Puquina kin terms

A. Mossel, N. Q. Emlen, Kerke S. van de, W. F. H. Adelaar

Research output: Chapter in Book/Report/Conference proceedingChapterAcademicpeer-review

2 Citations (Scopus)

Abstract

The Puquina language, which was spoken in the South-Central Andes until the early nineteenth century, is documented in just one missionary text published in 1607. This has made it difficult to describe the language with much precision. In this chapter, we present a new picture of the Puquina kinship system, based on a close analysis of a passage regarding the sixth commandment (dealing with sexual relations among family members). The terms that emerge from this analysis are distinguished by gender of ego, and are suggestive of a bifurcate merging kinship system, similar to the Quechuan and Aymaran systems. In addition to its descriptive contribution, this analysis may help develop an ethnohistorical picture of Puquina speakers in pre-colonial Andean society.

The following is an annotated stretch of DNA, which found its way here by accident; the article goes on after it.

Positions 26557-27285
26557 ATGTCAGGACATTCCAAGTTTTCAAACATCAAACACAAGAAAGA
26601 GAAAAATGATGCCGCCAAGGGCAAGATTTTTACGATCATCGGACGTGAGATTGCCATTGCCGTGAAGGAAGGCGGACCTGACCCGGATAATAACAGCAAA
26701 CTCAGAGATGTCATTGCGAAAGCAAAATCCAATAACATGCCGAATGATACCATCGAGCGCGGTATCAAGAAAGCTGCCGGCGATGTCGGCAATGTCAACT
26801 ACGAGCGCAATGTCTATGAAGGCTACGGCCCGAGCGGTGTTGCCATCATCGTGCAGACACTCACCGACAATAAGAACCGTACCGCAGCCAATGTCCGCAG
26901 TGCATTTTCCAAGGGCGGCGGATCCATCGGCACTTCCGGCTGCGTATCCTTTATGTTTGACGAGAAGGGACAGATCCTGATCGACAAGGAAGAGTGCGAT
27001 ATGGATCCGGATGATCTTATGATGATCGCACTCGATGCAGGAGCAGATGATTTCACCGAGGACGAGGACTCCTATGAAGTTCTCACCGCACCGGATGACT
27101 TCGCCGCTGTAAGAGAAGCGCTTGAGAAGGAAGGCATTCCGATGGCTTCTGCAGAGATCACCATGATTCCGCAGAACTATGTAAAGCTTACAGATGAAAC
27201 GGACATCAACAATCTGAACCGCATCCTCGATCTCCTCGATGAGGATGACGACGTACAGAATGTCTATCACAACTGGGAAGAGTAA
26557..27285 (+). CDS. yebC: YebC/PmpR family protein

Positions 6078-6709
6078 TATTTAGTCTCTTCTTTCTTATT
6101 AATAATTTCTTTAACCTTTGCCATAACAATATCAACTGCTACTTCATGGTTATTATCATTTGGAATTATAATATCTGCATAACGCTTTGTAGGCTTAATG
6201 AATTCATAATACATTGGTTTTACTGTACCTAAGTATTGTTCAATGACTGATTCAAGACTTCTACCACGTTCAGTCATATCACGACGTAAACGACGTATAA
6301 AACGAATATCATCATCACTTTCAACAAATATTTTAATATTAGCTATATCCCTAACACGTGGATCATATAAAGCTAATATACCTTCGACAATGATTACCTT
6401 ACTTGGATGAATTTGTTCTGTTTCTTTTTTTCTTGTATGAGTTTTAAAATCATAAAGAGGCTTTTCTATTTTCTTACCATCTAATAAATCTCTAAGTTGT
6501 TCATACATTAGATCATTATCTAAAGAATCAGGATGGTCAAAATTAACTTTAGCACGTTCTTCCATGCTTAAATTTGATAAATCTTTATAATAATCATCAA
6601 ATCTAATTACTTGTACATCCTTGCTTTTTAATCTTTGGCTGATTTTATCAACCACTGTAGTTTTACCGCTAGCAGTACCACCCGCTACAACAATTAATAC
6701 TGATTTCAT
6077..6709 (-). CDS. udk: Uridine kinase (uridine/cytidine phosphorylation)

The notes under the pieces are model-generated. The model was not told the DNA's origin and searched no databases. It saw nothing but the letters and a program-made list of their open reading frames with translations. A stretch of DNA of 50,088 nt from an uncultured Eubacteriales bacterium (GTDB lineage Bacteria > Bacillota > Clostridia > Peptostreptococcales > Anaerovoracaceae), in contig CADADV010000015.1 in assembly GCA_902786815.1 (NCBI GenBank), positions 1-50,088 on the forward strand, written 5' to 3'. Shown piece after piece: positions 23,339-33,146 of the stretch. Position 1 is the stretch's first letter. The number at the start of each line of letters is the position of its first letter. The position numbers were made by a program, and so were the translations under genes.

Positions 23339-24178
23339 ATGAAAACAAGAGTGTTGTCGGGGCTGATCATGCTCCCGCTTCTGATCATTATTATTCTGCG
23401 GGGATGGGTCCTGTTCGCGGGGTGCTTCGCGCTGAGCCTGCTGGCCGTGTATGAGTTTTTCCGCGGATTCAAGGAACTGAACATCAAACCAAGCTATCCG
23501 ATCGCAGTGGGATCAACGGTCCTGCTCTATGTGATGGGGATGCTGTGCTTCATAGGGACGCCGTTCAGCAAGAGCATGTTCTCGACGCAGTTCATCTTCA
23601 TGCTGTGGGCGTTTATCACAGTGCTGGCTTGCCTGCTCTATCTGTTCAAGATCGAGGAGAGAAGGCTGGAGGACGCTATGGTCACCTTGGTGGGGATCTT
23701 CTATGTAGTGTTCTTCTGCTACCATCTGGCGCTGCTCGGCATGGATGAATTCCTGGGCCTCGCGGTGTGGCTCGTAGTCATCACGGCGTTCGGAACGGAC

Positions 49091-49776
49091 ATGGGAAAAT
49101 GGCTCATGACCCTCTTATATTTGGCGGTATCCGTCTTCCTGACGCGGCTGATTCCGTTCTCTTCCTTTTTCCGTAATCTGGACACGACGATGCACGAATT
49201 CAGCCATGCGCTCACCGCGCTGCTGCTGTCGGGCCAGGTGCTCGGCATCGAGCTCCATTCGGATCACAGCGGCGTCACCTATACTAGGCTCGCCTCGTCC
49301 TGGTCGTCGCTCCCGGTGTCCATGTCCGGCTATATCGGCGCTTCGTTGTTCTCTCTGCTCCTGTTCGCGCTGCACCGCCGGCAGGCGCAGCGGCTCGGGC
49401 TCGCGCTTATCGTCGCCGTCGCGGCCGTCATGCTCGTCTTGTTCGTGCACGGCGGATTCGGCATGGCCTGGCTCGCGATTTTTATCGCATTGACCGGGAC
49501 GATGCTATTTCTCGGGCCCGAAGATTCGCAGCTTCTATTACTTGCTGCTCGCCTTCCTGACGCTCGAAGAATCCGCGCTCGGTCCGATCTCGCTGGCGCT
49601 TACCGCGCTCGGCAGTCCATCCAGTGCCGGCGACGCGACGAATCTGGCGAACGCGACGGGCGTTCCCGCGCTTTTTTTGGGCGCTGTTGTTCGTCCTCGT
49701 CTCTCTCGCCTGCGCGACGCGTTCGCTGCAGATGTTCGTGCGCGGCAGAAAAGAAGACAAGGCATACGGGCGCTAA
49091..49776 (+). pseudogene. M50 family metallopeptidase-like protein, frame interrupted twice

Original languageEnglish
Title of host publicationMissionary Linguistic Studies from Mesoamerica to Patagonia
EditorsAstrid Alexander-Bakkerus, Rebeca Fernández Rodríguez, Liesbeth Zack, Otto Zwartjes
Place of PublicationLeiden
PublisherBrill
Chapter10
Pages277-298
Number of pages21
ISBN (Electronic)978-90-04-42700-6
ISBN (Print)978-90-04-42460-9
DOIs
Publication statusPublished - 2020
Externally publishedYes

Publication series

NameBrill's Studies in Language, Cognition and Culture
PublisherBrill
Volume22

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